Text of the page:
Wilmington quietly takes down two Confederate statues “to protect public safety”


Caitlyn Dark

One of the two Confederate statues at 3rd and Dock St. in downtown Wilmington. As of June 25 they were removed for public safety reasons.

Caitlyn Dark, News Editor

In the very early morning hours of June 25, construction crews were hard at work doing something many Wilmington citizens had long thought impossible: the removal of the city’s two most visible Confederate statues.

The city woke up on June 25 to see the statues memorializing the Confederate Attorney General George Davis at Market and Third Street and the statue for the Confederate soldiers, known colloquially as the Boney Monument, at Third and Dock removed from their posts atop their stone pedestal.

One of the two Confederate statues at Market & 3rd St. in downtown Wilmington. As of June 25 they were removed for public safety reasons. (Caitlyn Dark)

The removal of the statues came at a significant time. Numerous Black Lives Matter protests have marched in cities across the country including Wilmington after the horrific death of George Floyd was caught on camera on May 25. Throughout the month of June, many of these protests have featured protesters vandalizing or even themselves removing controversial Confederate statues, including an incident in Raleigh on June 20. Just shortly after, Wilmington enacted curfews in the downtown area to restrict activity near the statues at night and the city faced international publicity after the firing of three Wilmington police officers for racist statements.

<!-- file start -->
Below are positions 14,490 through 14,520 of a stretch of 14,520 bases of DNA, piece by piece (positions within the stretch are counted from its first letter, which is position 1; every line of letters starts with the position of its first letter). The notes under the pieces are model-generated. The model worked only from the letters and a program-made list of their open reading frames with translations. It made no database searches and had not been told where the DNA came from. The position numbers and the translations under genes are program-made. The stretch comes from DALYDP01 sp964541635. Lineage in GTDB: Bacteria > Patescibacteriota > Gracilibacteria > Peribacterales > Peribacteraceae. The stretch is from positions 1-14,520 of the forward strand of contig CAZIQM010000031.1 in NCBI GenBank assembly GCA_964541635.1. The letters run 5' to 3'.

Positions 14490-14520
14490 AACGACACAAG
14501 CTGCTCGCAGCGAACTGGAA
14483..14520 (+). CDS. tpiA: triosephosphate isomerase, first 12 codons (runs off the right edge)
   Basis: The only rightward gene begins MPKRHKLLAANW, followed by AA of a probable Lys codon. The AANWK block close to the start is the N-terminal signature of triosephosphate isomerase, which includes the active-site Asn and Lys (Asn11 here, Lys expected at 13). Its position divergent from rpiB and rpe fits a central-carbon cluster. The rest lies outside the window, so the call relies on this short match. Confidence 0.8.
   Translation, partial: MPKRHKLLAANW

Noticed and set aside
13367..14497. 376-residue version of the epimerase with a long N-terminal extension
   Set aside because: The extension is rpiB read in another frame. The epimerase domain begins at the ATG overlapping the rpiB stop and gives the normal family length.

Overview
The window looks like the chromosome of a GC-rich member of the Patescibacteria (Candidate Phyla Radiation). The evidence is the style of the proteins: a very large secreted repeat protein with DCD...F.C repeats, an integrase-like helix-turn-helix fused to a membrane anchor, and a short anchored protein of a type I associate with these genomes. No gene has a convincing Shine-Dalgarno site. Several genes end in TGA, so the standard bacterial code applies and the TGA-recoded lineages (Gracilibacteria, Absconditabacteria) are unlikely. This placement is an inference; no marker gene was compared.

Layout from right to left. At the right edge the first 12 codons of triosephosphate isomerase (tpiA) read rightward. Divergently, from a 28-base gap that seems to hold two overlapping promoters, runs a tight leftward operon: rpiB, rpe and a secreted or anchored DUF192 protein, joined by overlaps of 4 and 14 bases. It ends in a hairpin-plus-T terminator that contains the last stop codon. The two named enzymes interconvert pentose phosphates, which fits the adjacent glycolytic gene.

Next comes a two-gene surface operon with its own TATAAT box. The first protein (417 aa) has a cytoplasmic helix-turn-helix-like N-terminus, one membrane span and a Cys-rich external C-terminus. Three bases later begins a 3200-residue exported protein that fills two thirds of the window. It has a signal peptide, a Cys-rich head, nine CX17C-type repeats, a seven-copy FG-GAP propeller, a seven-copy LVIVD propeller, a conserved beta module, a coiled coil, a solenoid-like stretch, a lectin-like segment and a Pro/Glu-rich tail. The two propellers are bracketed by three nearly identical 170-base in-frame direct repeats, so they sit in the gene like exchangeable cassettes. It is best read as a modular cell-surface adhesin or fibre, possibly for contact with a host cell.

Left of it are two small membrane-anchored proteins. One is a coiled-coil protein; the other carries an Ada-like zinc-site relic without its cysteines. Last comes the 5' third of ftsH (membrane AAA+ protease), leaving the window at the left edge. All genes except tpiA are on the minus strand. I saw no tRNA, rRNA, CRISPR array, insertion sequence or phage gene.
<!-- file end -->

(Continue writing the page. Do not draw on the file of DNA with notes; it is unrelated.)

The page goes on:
There is currently no public plan concerning if the statues will return to their intersections or if they will be erected elsewhere. The Historic Wilmington Foundation said in a statement regarding this issue that “Both the state and the city will help contribute to that decision. According to North Carolina statutes, relocation of monuments would need to be to a ‘place of equal prominence.’” However, the Foundation emphasizes that “Preservation doesn’t necessarily mean ‘honor.’”

Preservation NC said in a statement that also reflects the outlook of much of the historical preservation community, “Our preservation work regularly connects us to the often inspiring, frequently distressing, and always complicated nature of history. This is a complex issue, and we believe that communities have a duty to address it head-on, centering on the voices of those negatively impacted by the monuments’ public display and prominence.”

“We believe that monuments that are not and cannot be appropriately contextualized—and which do not acknowledge the painful realities of white supremacy—should be removed from public display.”

The George Davis statue and Boney Monument had stood since 1911 and 1924, respectively, since they were erected with the support from the local Wilmington chapter of the Daughters of the Confederacy.